The Iowa Environmental Council is working to improve water quality in Iowa’s lakes, including West Okoboji Lake, shown here. (Photo by Perry Beeman/Iowa Capital Dispatch)
Iowa’s work to clean polluted waterways is so slow it will take as much as 22,000 years to meet some of the goals in the state’s voluntary plan, the Iowa Environmental Council reported.
The nonprofit’s latest review of the state’s Nutrient Reduction Strategy — the backbone of Iowa’s water quality efforts — found the plan still isn’t working, in the council’s view. State leaders, including the agriculture secretary, insist the program is making progress.
The strategy, adopted in 2013, requires action by sewage treatment plants and industrial facilities. However, state regulators and lawmakers have steadfastly declined to regulate the fertilizer runoff coming from corn and soybean fields that dominate the Iowa landscape. Instead, they have supported programs that pay farmers to take actions to reduce pollution.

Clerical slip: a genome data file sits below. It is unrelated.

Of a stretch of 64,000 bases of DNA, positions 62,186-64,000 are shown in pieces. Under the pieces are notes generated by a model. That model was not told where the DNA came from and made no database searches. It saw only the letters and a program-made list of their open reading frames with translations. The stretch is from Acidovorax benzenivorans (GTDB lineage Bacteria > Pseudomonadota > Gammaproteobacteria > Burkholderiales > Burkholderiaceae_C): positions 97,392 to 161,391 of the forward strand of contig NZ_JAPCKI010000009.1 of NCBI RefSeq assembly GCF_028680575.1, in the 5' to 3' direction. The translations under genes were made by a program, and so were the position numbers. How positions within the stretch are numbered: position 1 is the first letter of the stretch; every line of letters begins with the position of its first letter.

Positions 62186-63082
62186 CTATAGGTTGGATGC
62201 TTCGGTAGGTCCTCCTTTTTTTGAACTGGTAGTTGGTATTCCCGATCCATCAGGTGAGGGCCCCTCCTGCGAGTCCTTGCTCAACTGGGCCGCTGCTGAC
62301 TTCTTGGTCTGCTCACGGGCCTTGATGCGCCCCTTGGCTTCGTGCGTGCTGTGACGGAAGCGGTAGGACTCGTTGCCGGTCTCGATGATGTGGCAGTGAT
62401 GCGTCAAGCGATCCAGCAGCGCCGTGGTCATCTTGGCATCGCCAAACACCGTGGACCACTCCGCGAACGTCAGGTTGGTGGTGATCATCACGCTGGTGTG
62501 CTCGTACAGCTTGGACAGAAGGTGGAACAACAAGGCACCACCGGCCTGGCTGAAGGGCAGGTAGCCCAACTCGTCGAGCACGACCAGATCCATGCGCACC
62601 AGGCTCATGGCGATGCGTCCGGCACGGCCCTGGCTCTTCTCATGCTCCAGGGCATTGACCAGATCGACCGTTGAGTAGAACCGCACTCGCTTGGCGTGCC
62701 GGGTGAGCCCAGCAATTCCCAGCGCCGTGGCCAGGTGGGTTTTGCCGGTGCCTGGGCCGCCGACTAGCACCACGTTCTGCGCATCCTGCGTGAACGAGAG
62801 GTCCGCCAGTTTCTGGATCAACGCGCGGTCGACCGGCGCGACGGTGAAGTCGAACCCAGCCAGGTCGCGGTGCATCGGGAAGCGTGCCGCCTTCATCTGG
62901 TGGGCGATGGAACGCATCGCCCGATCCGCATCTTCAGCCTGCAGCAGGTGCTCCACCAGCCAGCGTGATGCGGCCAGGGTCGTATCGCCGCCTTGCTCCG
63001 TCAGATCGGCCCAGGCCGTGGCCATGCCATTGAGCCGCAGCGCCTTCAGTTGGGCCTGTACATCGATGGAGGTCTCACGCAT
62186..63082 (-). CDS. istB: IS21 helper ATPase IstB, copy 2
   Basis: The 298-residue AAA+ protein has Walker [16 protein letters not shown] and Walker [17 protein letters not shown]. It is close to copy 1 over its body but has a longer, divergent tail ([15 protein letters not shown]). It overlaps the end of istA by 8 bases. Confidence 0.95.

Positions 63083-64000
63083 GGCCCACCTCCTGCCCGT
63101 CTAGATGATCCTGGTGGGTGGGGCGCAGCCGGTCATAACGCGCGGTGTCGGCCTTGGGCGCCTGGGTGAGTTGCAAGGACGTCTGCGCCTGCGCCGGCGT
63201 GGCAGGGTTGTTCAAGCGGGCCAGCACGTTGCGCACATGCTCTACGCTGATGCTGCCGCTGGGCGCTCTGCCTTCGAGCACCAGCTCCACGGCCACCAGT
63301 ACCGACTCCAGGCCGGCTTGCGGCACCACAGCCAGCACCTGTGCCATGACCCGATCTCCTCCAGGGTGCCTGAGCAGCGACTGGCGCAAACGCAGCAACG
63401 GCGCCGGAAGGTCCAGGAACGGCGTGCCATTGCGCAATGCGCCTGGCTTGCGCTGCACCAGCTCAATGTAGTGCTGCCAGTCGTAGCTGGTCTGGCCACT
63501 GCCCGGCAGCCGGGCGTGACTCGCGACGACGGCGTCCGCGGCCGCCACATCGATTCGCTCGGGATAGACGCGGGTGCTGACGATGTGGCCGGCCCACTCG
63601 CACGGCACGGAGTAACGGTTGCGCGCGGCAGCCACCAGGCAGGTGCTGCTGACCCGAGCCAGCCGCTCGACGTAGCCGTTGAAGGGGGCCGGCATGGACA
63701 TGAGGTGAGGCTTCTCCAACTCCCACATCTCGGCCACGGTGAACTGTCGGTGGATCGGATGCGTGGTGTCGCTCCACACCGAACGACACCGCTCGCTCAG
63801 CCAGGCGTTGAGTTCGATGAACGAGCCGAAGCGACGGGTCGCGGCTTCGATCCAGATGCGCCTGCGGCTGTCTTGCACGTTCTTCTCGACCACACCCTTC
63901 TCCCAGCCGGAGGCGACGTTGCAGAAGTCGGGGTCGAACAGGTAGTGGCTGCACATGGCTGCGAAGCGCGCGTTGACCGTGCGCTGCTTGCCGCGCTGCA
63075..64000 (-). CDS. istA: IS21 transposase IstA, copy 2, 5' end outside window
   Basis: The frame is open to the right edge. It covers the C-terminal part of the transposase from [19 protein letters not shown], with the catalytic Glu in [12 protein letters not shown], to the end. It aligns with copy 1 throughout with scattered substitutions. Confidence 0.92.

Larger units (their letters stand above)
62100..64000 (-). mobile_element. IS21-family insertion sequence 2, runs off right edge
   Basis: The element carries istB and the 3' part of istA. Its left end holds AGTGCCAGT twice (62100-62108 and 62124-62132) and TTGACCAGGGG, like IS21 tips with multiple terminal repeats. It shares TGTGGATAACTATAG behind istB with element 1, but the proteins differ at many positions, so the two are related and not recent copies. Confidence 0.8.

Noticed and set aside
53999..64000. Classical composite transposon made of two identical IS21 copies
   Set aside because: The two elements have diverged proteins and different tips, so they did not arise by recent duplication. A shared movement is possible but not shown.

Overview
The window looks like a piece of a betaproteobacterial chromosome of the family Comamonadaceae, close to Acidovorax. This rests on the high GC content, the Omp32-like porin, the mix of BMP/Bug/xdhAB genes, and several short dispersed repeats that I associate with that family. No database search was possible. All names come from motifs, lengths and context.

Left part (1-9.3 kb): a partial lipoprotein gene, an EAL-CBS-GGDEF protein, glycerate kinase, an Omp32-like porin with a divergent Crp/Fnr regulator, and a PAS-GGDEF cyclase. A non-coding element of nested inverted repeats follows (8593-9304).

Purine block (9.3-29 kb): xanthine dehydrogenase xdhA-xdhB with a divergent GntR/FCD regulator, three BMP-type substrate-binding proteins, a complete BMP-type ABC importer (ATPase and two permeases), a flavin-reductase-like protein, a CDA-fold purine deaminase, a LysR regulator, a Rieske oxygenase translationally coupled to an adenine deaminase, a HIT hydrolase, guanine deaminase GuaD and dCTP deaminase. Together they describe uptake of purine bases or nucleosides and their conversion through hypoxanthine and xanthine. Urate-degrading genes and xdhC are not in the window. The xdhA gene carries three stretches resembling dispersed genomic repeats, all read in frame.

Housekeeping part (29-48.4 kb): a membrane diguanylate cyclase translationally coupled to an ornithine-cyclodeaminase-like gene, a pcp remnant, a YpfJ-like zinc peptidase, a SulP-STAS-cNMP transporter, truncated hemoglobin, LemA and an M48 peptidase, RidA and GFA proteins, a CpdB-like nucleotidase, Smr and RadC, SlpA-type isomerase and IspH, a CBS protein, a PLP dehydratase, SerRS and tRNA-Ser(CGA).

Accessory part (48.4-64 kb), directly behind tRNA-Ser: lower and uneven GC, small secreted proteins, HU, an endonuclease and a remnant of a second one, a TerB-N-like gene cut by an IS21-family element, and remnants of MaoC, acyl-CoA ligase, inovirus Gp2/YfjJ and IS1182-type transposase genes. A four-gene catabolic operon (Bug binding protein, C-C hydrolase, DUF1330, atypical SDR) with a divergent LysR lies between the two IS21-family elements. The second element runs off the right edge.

One contaminant, nitrate, has been suspected of causing cancer. Levels were so high decades ago that 500,000-customer Des Moines Water Works had to install special equipment that is expensive to run, utility officials have said. Nitrogen and phosphorus from fertilizers feed algae blooms in lakes and in […]